He became infamous for his avant-garde window displays. In Warhol's diaries, he talks admiringly about a Thanksgiving display Hugo had made using turkey bone, which then got stolen.

Hugo's presence in the company led to Austin's departure. Austin told Gaines: "I put in the window about a week before Christmas. It was fabulous, nothing but red clothing and silver jewellery. But Halston came downstairs with Victor Hugo, and he didn't like it. Halston had Victor redecorate it."

After the weekend, Austin came back to work only to be fired by his former lover. "It was Christmas Eve," he said, "I had packages all over the place, I had a limousine outside waiting to carry me home with all these packages, and I was fired. Christmas Eve, thank you—out the door, no severance, nothing."

Austin said he never saw Halston again, but Hugo remained—and continued to be a volatile presence in the designer's life. Gaines said of the relationship in a New Now Next interview: "Halston liked being humiliated and having the shock value of having Victor around. It was a whole other side to Halston."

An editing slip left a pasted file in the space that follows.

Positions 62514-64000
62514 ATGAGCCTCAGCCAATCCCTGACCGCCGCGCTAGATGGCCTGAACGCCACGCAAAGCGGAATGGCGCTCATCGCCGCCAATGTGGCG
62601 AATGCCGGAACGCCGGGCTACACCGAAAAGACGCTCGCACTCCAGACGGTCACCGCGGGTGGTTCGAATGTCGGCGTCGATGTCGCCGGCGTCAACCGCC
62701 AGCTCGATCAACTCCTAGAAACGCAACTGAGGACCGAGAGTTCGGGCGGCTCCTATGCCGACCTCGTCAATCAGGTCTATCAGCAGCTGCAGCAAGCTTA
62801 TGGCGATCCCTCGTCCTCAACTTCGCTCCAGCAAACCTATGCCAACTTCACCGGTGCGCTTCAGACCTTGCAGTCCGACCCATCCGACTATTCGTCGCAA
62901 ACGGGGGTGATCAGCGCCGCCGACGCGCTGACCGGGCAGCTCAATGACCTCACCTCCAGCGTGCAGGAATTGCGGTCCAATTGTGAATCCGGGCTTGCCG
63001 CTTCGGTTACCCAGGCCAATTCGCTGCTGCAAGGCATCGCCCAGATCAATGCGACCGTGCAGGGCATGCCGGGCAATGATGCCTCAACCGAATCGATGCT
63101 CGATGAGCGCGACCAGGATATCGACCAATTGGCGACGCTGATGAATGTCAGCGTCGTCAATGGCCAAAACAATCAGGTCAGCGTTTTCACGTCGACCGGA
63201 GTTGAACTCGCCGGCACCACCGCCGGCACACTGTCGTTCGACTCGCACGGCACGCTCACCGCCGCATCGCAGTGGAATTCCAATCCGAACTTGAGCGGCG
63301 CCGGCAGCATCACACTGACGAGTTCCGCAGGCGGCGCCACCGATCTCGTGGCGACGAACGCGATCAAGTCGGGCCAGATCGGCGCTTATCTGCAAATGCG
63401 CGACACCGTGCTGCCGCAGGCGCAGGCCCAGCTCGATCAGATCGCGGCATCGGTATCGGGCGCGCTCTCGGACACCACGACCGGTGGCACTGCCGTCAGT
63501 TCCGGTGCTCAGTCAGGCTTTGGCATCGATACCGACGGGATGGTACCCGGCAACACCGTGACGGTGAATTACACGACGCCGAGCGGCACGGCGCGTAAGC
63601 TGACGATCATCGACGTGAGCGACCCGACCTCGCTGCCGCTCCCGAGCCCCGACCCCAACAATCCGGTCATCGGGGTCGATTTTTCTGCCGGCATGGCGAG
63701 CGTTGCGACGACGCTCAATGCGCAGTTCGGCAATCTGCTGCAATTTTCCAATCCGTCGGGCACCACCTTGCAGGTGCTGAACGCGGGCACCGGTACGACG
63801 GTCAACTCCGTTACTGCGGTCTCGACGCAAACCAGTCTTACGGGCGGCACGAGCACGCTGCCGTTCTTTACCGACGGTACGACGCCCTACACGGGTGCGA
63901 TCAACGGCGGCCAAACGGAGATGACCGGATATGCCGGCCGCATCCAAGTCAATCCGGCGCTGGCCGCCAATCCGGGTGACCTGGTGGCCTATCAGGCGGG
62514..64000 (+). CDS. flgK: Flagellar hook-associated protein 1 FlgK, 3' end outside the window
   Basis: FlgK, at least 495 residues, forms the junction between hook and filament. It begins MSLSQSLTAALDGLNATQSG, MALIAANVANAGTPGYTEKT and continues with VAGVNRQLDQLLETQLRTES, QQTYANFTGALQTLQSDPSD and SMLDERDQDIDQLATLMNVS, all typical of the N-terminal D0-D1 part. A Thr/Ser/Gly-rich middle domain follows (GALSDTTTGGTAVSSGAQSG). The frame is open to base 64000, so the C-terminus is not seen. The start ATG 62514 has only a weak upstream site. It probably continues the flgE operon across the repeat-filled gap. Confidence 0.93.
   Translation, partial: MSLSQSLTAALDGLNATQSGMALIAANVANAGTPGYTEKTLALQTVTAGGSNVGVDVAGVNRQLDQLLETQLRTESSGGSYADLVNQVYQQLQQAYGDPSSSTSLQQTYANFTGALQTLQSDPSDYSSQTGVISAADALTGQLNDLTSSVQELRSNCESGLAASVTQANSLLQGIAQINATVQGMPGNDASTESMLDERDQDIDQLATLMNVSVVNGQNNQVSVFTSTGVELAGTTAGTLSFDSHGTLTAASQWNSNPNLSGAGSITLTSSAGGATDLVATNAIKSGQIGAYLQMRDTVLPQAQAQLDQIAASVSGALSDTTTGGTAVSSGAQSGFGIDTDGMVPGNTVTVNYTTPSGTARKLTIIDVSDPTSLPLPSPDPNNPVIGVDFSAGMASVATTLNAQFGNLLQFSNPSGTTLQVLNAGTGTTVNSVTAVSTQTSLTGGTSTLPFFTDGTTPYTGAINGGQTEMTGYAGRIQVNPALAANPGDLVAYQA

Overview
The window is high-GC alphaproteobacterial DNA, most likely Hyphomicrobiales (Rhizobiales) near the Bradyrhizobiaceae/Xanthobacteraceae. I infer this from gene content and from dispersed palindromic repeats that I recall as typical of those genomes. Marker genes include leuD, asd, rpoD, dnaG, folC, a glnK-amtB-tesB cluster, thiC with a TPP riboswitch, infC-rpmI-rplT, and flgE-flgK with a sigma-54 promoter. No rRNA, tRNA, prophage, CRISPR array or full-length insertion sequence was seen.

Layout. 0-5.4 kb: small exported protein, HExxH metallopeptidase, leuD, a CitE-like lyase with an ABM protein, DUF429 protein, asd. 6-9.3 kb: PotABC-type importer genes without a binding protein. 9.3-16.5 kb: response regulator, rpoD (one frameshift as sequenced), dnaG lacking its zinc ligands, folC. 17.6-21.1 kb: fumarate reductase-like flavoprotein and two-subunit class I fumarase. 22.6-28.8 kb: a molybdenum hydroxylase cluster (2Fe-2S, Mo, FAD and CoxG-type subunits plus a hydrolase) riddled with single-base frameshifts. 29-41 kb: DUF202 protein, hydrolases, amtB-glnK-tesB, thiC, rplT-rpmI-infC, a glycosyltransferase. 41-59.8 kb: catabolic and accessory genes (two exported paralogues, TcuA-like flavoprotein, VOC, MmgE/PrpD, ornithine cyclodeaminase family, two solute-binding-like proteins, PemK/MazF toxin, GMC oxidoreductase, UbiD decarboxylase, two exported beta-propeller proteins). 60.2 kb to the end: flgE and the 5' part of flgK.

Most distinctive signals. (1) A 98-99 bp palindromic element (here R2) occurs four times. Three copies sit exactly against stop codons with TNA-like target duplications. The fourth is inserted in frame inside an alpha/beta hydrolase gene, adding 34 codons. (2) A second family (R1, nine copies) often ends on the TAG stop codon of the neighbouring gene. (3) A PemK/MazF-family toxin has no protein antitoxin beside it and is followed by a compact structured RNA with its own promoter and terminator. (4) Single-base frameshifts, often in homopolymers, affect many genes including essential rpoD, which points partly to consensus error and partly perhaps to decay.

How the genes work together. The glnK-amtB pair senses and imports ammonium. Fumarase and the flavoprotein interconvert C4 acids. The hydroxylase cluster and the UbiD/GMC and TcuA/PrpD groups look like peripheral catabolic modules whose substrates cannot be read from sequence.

The pair had an on-off relationship until close to Halston's death in 1990 from an AIDS-related illness. Per Gaines in the New Now Next interview: "Victor was stealing stuff out of the house when Halston was dying. They had to lock him out."

Nevertheless, as detailed in the book The Last Party: Studio 54, Disco, and the Culture of the Night, Halston left Hugo "several million dollars" in his will. The designer's estate also paid him to sign a non-disclosure agreement—an agreement that Hugo broke, according to Gaines.

Per The Last Party, Hugo burned through all the money and was sleeping on the streets by late 1993. Artist Scott Covert took him in, before he was admitted to hospital with the AIDS-related cancer that would kill him in early 1994.

Halston is streaming now on Netflix.